While it is Federal law that we apply in this case in reversing the orders made below which prevented arbitration, we point out that on this record and under the law of this State we would treat collective bargaining contract arbitration with like reasoning, and would reach the same result were we to apply our law. These orders must be reversed as we said because the procedural issue raised by the company is plainly arbitrable and the courts below should not have considered it.
The company and the union are parties to a collective bargaining agreement. One of the agreement's many sections deals with the procedure to be followed between the parties for the resolution of grievances. This section, No. 26, provides: "26. GRIEVANCES AND ARBITRATION. There shall be no strikes, suspensions, or slowdowns of work during the term of this agreement, and all grievances, including the question whether an employee has been discharged for just cause, and all disputes with respect to the interpretation of this agreement shall be dealt with as follows: If the Union and the Employer or his designated representative fail to come to an agreement, then the matter in controversy shall be referred to a committee of Arbitration, which shall consist of one person selected by the Employer, and one person selected by the Union, who shall proceed to arbitrate the matter within three (3) days after the dispute arises. If such committee is unable to agree on a decision of the dispute or controversy within five (5) days after the submission thereof, then such dispute shall be submitted for arbitration before the Arbitration Authority for the Trucking Industry of the City of New York, whose decision shall be final and binding upon the parties."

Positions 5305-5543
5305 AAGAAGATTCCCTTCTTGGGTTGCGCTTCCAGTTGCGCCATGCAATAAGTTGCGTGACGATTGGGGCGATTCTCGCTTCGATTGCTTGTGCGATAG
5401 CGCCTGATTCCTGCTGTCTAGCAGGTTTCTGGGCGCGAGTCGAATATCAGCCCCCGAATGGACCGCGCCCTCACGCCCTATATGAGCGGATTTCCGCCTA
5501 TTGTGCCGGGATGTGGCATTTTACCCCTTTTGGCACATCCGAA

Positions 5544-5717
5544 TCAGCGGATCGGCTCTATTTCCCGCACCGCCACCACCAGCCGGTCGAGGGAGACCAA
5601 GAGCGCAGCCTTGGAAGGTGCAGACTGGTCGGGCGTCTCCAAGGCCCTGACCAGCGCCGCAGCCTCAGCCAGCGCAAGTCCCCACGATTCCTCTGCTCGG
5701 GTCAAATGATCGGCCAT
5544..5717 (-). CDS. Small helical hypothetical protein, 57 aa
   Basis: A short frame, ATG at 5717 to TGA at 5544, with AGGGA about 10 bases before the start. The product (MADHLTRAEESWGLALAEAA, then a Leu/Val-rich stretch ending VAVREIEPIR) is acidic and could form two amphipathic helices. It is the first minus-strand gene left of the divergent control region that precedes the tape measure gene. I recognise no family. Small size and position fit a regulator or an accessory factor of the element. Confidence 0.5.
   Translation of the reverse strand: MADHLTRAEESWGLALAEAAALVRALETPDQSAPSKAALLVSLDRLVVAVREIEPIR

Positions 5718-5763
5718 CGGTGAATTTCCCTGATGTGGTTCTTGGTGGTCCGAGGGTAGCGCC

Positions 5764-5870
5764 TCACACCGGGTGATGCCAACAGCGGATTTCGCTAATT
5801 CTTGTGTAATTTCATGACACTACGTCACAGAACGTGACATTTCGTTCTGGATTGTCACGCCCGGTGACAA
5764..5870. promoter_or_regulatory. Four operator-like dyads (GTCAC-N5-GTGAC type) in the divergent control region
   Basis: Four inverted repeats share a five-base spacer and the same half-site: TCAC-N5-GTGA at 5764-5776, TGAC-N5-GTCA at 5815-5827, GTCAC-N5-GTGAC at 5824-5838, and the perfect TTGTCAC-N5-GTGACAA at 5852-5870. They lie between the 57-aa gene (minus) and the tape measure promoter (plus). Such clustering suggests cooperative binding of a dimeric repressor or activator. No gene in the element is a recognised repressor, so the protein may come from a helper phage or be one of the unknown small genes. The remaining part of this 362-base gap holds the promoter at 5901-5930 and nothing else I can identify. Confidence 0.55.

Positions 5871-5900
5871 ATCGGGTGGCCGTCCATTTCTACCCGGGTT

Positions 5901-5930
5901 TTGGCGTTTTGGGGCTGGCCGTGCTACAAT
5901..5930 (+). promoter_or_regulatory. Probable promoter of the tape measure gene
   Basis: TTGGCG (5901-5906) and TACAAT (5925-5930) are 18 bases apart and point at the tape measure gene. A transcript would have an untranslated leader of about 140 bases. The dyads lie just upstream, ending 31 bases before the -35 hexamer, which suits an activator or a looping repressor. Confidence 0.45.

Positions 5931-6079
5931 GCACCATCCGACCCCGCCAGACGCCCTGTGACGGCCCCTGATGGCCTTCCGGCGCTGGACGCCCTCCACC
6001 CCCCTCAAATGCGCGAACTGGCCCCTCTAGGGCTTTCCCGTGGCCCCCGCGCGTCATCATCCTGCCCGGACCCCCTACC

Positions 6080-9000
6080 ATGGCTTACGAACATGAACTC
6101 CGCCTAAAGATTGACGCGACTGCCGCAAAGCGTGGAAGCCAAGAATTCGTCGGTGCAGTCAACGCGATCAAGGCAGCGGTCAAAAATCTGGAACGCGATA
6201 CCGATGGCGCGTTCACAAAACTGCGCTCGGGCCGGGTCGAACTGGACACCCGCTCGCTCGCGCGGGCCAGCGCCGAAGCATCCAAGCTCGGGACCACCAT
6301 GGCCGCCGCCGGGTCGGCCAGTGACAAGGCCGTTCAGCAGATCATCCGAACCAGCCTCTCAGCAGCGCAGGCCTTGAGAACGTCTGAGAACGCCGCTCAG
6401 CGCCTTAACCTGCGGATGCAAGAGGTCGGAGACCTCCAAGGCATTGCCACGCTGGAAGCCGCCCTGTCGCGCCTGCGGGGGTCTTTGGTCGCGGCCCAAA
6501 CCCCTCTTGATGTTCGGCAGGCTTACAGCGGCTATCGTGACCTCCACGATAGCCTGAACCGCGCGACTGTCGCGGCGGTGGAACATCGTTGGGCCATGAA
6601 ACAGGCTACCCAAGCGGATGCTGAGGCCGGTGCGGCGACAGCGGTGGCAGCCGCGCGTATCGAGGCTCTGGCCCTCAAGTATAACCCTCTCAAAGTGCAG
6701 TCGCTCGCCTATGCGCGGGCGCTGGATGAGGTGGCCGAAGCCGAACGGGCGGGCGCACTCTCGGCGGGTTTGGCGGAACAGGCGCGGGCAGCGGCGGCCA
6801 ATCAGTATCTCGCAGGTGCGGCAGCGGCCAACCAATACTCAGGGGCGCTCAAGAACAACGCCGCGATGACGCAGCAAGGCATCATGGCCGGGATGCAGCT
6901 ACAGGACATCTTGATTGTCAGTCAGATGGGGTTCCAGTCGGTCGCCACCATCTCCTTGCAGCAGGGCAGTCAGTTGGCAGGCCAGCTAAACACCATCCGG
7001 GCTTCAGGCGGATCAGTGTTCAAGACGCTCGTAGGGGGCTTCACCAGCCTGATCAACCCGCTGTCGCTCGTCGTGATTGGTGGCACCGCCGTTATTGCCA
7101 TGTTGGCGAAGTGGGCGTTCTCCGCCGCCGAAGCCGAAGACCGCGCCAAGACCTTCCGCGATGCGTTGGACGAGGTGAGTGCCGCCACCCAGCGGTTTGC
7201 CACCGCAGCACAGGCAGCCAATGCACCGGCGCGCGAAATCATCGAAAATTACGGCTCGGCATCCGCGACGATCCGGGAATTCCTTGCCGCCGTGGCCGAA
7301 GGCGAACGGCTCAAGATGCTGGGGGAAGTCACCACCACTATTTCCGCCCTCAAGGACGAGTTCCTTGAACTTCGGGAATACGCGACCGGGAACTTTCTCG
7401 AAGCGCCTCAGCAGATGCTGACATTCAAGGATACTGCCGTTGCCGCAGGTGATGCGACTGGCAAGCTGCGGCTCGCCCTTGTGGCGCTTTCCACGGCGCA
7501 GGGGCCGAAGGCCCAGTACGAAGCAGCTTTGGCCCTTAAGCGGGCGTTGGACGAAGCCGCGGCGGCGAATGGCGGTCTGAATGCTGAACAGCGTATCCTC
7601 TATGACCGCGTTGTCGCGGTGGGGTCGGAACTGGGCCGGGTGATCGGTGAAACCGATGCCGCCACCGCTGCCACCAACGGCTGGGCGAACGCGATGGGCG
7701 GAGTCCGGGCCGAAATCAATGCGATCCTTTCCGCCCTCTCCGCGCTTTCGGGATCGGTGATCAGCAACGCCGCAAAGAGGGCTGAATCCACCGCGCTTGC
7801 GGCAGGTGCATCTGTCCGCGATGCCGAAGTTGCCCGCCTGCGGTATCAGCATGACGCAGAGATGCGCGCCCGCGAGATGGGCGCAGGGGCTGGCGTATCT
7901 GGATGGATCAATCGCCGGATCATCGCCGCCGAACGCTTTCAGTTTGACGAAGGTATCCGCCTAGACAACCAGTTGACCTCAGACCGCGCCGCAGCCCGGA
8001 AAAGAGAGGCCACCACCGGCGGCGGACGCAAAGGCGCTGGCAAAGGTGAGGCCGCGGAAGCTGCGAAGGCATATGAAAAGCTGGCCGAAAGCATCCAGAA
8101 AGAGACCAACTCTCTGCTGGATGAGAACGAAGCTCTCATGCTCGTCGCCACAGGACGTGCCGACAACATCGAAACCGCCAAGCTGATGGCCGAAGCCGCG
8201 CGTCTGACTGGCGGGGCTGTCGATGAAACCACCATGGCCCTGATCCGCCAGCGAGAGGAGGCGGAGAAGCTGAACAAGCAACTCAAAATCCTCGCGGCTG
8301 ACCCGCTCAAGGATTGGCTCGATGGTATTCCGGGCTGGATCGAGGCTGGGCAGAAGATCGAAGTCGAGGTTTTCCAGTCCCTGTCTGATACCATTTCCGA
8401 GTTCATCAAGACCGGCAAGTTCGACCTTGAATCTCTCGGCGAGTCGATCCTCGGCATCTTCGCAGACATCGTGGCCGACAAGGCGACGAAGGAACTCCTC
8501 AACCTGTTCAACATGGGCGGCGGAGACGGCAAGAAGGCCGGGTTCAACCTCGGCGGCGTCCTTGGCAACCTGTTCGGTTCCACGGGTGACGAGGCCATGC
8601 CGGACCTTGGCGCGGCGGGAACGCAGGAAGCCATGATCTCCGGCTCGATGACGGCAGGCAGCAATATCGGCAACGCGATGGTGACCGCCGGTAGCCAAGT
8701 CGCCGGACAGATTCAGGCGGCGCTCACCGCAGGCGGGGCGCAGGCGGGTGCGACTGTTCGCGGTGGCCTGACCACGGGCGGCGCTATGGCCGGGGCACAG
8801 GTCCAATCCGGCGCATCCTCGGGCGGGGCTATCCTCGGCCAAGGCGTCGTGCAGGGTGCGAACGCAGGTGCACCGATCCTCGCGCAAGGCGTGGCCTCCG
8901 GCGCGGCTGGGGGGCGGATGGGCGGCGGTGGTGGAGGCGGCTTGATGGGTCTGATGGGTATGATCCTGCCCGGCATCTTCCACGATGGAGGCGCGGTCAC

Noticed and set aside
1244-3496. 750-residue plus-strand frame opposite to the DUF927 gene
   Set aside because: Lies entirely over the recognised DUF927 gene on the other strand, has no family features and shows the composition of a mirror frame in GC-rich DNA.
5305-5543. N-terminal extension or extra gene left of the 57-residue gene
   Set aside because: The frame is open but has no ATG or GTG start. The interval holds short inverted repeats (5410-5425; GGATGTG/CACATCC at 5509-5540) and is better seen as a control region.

The union was informed that one Louis Bostic was not receiving wages equal to those called for in the agreement. The union communicated with the company on November 7, 1962, and a meeting was held on November 13, at which the company's secretary, Mrs. Rosen, was present, with two union officers, and also Bostic. The company's position was that Bostic was not employed by it but by another company that was carrying on its business at the same address. For this reason the company refused the claim.